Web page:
I remember looking out into the eyes of thousands of people once when I was preaching in Hong Kong. The year was 1992, and we were gathered in the Hong Kong Coliseum. As I looked at all those eyes, I felt as if I could actually see the inner longing that had motivated each and every person in that building to come to hear the Dharma that night. Later, as I reflected on that experience, I thought of all the members of the BLIA and what their needs must be. In the following section, I will discuss this topic in some detail.
I remember when I was a boy, once I went up to Master Daxing and said to him, “All Buddhism needs to be successful is to have ten monastics who are united!”
Now that I am older, I realize that in addition to the ten monastics, Buddhism also needs to have dedicated lay followers if it is to flourish. In earlier passages, we have discussed at some length the need for unity among Buddhists and the ways that unity can benefit Buddhism. In this passage, I would like to turn the subject around and look at how individual Buddhists themselves can be benefited by unity.
Unity is a two-way street. Unity makes an organization strong, but it also makes the individuals within an organization strong. When we ask people to contribute time and energy to the unity of the BLIA, we must also be sure that they receive ample spiritual benefits in their own lives as compensation for their efforts. Each member of the BLIA should be able to draw on the BLIA for emotional and spiritual support in the same way that the members of a family draw on each other for support. This does not mean that our generosity has strings attached to it. It means only that at some levels we fully recognize that energy always flows two ways. As a member of the BLIA, you have a respon- sibility to contribute to the BLIA, but you also have a right to take something from it. You have a right to expect other members to be helpful and honest. And you have a right to expect that your needs for community and unity will be met to the same extent that you are willing to meet others’ needs.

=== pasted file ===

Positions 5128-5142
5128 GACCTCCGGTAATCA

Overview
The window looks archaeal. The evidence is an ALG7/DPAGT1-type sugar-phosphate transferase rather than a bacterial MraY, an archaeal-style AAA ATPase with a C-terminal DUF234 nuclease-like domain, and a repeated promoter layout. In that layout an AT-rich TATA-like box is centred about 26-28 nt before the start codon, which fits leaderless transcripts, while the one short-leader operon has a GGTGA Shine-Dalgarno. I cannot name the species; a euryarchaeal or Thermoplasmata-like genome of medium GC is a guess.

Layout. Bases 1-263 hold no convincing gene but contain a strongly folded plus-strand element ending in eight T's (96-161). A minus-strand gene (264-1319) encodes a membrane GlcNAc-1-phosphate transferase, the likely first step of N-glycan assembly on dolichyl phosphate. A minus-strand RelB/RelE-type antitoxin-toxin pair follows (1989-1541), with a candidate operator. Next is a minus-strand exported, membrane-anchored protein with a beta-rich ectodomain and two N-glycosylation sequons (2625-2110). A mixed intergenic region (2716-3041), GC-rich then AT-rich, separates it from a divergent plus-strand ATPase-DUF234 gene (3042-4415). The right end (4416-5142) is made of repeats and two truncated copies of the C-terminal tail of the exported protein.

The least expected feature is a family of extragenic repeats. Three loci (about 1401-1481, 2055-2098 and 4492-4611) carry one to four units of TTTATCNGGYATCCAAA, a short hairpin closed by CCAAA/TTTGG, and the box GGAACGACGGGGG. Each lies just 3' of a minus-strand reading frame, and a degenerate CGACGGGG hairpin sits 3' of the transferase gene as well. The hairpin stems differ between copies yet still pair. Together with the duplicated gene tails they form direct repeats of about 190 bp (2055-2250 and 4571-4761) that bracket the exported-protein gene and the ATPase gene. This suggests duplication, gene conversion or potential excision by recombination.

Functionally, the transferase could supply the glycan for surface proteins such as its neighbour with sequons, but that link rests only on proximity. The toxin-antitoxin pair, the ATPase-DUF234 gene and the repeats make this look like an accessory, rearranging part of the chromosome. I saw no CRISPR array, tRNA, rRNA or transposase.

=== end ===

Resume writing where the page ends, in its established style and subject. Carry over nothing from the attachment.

Whenever we build community, we must be certain that all members receive the benefit of unity. A community is not a community without a fair distribution of benefit, and no one will stay n a community for long if they receive nothing from it. It is our job as members of the BLIA to see that other people’s needs are met, but it is also our responsibility to see that our own needs are satisfied. If there are issues you feel are not being discussed, bring them up. If you have talents that you feel are not being used, offer them. Whenever we think of our own needs, it is important that we not become self-centered. However, it is worth remembering, too, that all ideas start with someone and that even the longest journey must begin with a single step.
Buddhism in the past has suffered more than once from division and doctrinaire separations. As we seek to meet our own needs within the BLIA, we must also be sure that our actions do not create division. All of us are Buddhists. All of us are united under the name and example of Sakyamuni Buddha. By working together to build the best organization we are capable of, each one of us will succeed in deriving benefit from the BLIA as we contribute to it.
Community transcends the individual, and by doing that, it also fulfills the individual in the most complete way possible. Community, by definition, is an ongoing interaction of the self with others. It is important that all of us be aware of the deep emotions that produce community, and that all of us be considerate of those emotions as they are manifest in ourselves and in others.